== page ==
Todd Haynes returns with what may be his most mainstream film yet, Wonderstruck. Or perhaps it’s that this is as mainstream as Haynes gets, with his strange juxtapositions and nuances interests still on full display. It’s a whole different kind of ambition for one of our most ambitious filmmakers, and perhaps daring to make a movie with children in mind that neither panders nor plays by the children’s movie rule book. Haynes often recalls his previous work with new films, and Wonderstruck recalls his most structurally inventive but least accessible efforts, Poison and I’m Not There. The pairing of unexpected approach from an unexpected voice telling this particular story makes Wonderstruck a very special film.
The film alternates between two New York City-set stories of children, one a deaf girl in the 1920s and the other a newly orphaned boy fifty years later. The former half, featuring a captivating Millicent Simmonds as Rose, plays out like the silent films she obsesses over, beautifully rendered in Ed Lachman’s cinematography and Carter Burwell’s immense score. Oakes Fegley as Ben leads the latter, with less creative flourishes from Haynes and team as Ben’s narrative drives the two stories together. Julianne Moore stars in both halves, first as a silent movie star and then as a mysterious woman lurking in a museum.
Wonderstruck meanders a bit both in it’s repetitive pacing and museum ponderings. While it is often most intellectually arresting when it subtly examines the personal impact of art and innovation, the overlong middle act stretches the film so that those moments don’t connect to one another quite as deeply. Though it’s commendable for Haynes to attempt a story of and for children, he doesn’t prove to be the most at directing child performances here. For once, Haynes allows his film to get a bit mired in its own beauty.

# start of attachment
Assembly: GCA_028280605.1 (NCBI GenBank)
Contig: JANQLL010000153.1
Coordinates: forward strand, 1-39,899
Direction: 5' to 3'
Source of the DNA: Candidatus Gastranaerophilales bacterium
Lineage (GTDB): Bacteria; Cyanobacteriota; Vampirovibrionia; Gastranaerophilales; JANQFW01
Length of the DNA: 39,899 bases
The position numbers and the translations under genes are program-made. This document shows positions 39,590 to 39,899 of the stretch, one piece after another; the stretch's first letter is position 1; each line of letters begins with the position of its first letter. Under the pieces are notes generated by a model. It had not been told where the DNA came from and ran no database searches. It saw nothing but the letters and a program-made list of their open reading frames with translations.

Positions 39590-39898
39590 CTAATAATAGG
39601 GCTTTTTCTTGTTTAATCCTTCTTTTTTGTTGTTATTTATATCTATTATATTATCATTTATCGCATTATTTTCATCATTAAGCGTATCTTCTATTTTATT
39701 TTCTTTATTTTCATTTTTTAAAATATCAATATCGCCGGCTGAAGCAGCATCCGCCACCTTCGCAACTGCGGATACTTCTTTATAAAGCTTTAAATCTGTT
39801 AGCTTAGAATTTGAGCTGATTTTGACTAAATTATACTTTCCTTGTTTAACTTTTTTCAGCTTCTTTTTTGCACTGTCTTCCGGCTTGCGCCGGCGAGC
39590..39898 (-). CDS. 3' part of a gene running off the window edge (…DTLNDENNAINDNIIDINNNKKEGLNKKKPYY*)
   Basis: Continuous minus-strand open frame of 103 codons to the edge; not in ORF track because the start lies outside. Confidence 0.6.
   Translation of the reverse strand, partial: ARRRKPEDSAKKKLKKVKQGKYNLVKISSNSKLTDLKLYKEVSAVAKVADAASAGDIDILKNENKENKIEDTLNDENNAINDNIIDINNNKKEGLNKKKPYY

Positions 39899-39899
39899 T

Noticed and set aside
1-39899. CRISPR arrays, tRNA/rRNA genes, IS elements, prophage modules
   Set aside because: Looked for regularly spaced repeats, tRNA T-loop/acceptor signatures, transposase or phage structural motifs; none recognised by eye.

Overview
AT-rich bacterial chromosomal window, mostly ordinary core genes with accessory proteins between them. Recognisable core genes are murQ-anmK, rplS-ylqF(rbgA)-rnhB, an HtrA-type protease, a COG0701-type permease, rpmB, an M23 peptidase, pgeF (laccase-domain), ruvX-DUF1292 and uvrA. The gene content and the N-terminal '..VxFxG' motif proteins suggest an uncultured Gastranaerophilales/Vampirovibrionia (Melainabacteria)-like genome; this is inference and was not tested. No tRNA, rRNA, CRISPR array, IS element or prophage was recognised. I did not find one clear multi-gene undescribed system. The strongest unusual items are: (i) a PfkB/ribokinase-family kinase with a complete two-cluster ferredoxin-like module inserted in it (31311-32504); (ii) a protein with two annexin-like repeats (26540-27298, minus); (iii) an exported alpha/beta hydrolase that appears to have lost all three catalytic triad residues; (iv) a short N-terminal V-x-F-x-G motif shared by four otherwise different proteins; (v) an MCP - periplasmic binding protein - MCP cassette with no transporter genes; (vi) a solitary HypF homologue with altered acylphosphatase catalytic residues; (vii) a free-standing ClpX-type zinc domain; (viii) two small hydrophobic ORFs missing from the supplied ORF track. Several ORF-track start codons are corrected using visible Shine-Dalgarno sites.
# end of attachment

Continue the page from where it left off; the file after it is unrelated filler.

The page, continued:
But the emotional underpinnings of Haynes delicate construction here cannot be understated. What could have been a rarified exercise like the museum it depicts, Haynes frequent collaborators like Lachman and costume designer Sandy Powell give Wonderstruck an approachable texture. Burwell is doing some of his best work here, immersive, clanging, and intuitive. As much as the film is immaculate in its production values, the most care and consideration on the screen is the patience with which Haynes stages the film’s emotional beats.
The film itself is unimposing, but its reveals are quite moving indeed: the banners outside Rose’s movie house announcing “Sound is Coming!”, the terrifying sound design that meets Ben during calamity, and a final reveal that is wholly satisfying if not surprising. With a few dips, Wonderstruck is gorgeous as an entire experience.